get directions

Capitol Building, DC:
United States Capitol, East Capitol Street Northeast, Washington, DC 20004, USA

get directions

White House:
The White House, 1600 Pennsylvania Avenue Northwest, Washington, DC 20500, USA

get directions

Library of Congress Living Legends

The Library of Congress Living Legends are persons officially recognized by the LOC for creative contributions to American life. They are not supported financially, as are South Korea's Living National Treasures, but our legends are still help up to the public as inspiration.

Living Legends to Celebrate

The following list includes a selection of the Library of Congress Living Legends and you can see the entire group at LOC Living Legends.

Muhammed Ali - Inspirational and controversial, he no-showed at a Tonight Show appearance with Johnny Carson, who looked into the camera and told him never to come back. They made peace and Ali returned. Today, he is inspirational not only for the Olympics and boxing, but for overcoming the symptoms of age-related diseases. He keeps going.

Laura Bush - Recognized as an activist and reformer in her own right, aside from being the First Lady to George W. Bush. She instituted the idea of the National Book Festival.

Leontyne Price - Opera star who kindly visited my childhood music class. I shall never forget that day.

Sally Ride - Astronaut and scientist, recently deceased and missed.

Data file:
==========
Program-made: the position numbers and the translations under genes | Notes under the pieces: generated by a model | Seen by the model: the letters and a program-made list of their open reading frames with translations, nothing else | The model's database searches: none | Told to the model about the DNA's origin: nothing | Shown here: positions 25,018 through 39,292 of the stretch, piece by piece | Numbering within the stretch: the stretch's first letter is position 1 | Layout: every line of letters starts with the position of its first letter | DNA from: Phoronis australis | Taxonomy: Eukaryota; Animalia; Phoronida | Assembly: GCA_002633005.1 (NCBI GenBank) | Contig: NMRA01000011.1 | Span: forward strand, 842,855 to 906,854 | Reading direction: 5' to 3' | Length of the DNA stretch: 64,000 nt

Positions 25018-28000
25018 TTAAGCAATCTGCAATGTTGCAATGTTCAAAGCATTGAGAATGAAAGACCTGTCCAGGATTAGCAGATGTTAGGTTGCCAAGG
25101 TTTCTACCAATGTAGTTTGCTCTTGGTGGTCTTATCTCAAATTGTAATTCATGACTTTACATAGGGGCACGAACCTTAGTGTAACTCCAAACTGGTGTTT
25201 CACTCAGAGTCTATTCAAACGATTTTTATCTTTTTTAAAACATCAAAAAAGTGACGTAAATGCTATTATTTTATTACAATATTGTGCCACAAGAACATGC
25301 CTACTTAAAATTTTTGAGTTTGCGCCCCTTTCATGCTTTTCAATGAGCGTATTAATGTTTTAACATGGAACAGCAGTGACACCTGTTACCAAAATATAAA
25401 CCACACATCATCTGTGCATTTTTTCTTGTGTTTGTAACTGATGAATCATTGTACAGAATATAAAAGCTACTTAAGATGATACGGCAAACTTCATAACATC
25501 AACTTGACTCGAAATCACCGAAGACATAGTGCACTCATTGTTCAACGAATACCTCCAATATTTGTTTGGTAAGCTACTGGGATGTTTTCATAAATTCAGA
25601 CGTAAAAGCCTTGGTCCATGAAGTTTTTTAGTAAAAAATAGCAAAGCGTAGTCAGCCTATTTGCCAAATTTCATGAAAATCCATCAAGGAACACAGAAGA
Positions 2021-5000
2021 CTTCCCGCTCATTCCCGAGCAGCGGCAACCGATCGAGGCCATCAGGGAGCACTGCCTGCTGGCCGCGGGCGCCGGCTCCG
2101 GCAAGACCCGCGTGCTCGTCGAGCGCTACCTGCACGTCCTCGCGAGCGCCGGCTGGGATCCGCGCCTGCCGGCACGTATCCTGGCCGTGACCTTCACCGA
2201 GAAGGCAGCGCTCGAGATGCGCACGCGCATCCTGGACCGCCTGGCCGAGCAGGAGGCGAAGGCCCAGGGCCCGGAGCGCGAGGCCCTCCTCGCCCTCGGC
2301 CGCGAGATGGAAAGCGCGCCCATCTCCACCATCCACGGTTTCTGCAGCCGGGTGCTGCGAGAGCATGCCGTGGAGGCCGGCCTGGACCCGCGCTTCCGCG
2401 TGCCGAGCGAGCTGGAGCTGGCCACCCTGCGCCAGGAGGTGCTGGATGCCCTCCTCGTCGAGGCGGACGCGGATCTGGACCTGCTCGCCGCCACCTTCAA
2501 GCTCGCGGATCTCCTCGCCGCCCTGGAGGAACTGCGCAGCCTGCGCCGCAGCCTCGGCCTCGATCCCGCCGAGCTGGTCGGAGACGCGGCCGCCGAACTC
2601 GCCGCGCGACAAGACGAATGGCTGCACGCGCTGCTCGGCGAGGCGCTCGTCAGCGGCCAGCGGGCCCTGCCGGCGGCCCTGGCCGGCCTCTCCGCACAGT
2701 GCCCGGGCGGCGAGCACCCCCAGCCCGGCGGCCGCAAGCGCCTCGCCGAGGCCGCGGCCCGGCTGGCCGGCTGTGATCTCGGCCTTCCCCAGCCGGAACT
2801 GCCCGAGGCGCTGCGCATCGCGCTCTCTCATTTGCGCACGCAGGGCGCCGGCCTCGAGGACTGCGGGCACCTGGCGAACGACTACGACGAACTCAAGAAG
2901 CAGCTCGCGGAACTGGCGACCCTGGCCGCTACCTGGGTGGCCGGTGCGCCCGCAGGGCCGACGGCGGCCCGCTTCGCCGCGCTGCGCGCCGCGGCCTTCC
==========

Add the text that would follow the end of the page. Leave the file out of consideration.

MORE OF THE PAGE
Pete Seeger - Pioneer in American music writing and performance, as well as an activist.

Several musicians are included among the Living Legends. Some of them are Johnny Cash, Dolly Parton, and B.B. King.

Creative entertainers recognized include Carol Burnett and Big Bird.

I hope one day that LeVar Burton will be recognized for his long-time work on the PBS series Reading Rainbow.

Past Legends - About Writing and Why We Write

E.L. Doctorow said, “I start with an image or even a phrase of music or a phrase of language that I find very evocative. And so, I start writing to find out why I’ve had that feeling."

He also explained that as a younger person, he read "everything he could get his hands on."

He won the 2014 LOC Prize for American Fiction that was to be presented during the 2014 National Book Festival, but he died several days before the event occurred. His words mentioned above have spurred much writing and expansive thought. Writers and would-be writers cherish his work and his words.

Doctorow won the National Book Award for Fiction as well in 1986, but it is only one of several writing awards he accumulated in his long life.

Find a Book Fair in your local community or visit the book sale at your public library. Find a garage sale and look at books you've never imagined anyone would write. Read everything you can and then write something.


This content is accurate and true to the best of the author’s knowledge and is not meant to substitute for formal and individualized advice from a qualified professional.

© 2015 Patty Inglish MS